| of our
kids, and we feel they ought to be locked up, that kids
do horrible things that adults wouldn't even think about
This perception exists
despite incontrovertible evidence to the contrary. The
National Crime Victimization Survey found in 1998 that
youth crime overall was at its lowest rate in the
survey's 25-year history.
Yet, lawmakers continue
to crank out get-tough laws to fight an illusory
juvenile crime epidemic. Politicians balk at
community-based alternatives even though such programs
show far greater success rates than jail at a fraction
of the cost.
A debate over bail would
not even be necessary if the juvenile court system had
fulfilled its original goal of rehabilitating young
offenders. The commitment to help kids who have made a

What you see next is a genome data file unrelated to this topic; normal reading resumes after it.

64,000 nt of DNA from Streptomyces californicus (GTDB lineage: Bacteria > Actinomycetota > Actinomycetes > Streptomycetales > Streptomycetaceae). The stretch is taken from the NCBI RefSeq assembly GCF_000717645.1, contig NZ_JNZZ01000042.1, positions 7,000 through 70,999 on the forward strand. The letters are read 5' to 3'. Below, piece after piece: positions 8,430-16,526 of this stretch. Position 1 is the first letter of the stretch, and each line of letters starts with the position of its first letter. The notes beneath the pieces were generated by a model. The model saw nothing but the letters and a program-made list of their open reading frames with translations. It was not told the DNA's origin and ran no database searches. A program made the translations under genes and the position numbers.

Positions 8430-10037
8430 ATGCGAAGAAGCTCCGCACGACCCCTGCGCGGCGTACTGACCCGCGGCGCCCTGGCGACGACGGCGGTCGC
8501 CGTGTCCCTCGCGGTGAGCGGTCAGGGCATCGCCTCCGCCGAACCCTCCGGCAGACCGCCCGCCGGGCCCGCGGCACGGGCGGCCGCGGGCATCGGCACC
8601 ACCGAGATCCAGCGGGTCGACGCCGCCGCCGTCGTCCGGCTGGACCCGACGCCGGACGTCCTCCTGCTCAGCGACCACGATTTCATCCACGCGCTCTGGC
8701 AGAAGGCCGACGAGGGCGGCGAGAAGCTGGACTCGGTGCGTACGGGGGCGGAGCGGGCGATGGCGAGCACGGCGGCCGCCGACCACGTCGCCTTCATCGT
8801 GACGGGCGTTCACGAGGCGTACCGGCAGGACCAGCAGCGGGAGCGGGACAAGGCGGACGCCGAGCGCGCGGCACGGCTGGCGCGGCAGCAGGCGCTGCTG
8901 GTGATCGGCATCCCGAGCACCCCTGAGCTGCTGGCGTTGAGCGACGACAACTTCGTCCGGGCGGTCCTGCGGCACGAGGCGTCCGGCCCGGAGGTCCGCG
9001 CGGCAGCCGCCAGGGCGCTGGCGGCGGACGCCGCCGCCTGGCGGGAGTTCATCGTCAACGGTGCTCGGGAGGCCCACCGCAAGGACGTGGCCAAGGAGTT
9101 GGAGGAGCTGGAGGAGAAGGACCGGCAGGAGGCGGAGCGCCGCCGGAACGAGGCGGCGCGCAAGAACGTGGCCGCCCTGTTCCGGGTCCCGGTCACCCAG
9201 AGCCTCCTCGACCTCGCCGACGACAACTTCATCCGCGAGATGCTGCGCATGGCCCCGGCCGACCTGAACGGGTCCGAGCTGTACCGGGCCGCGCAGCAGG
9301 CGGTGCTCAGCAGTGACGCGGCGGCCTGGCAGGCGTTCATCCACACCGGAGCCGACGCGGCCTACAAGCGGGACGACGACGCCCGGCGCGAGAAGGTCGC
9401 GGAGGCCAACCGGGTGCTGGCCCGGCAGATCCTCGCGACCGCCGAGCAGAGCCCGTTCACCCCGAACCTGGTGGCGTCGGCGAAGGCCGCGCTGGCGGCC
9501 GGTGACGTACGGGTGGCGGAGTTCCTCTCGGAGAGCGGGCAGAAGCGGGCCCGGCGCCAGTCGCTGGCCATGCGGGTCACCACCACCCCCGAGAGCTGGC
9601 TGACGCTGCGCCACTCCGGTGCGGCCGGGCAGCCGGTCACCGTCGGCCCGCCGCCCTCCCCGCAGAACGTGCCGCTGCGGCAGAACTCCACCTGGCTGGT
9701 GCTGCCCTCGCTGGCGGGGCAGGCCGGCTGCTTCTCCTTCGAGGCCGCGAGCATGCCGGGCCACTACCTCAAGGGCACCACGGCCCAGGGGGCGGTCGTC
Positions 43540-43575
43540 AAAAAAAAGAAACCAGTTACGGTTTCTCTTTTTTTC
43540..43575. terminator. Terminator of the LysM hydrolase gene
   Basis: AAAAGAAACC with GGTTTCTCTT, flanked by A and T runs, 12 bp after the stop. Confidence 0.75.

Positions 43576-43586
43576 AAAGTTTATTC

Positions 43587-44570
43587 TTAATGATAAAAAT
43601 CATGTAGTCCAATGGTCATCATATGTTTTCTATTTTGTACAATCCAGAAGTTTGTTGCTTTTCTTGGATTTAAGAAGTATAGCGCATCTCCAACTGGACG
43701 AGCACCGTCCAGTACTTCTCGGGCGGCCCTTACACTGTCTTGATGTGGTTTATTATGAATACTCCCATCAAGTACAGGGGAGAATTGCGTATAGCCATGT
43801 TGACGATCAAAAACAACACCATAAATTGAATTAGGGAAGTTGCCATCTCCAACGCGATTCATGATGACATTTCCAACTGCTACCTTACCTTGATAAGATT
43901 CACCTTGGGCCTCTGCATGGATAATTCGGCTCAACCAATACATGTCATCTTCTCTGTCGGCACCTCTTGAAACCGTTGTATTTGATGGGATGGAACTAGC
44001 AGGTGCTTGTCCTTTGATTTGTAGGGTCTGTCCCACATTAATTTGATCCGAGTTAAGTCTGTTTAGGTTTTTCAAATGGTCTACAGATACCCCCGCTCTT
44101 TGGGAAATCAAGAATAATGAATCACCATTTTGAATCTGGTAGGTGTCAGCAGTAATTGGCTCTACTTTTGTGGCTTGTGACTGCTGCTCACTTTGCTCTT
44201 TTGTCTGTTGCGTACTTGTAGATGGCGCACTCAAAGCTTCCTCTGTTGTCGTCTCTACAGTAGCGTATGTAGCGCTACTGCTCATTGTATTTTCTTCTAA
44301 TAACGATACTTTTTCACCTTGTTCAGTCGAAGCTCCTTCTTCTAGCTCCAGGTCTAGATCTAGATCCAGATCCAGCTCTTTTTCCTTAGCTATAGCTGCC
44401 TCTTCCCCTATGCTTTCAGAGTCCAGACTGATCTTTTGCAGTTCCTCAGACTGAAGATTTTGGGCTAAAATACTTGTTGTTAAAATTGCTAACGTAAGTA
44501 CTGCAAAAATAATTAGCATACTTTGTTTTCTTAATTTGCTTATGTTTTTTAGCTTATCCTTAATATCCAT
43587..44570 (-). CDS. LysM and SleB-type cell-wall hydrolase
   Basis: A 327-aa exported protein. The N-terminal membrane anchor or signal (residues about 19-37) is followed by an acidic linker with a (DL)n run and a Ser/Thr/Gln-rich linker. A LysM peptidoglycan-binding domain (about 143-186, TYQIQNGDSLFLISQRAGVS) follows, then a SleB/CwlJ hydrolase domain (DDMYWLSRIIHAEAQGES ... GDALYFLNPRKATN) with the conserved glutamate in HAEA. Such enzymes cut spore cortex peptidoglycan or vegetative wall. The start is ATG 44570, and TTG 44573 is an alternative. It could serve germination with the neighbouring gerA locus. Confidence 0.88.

mistake has been replaced with a determination to punish
them, especially if they're poor kids who can't afford a
private attorney to get them off.
The housing of runaways, truants and petty thieves with
more serious and violent offenders has proven a terrible
policy. In 1999, there were more than 4,600 reports of
inmate-on-inmate assaults in Georgia juvenile detention
Our investment in
juvenile jails has wasted tax dollars and ruined
children’s lives. Three-quarters of detention center
graduates become repeat offenders.
"We just don't have
a system that is designed to keep kids out of
jail," says Costley. "Our system is designed
to get them into jail."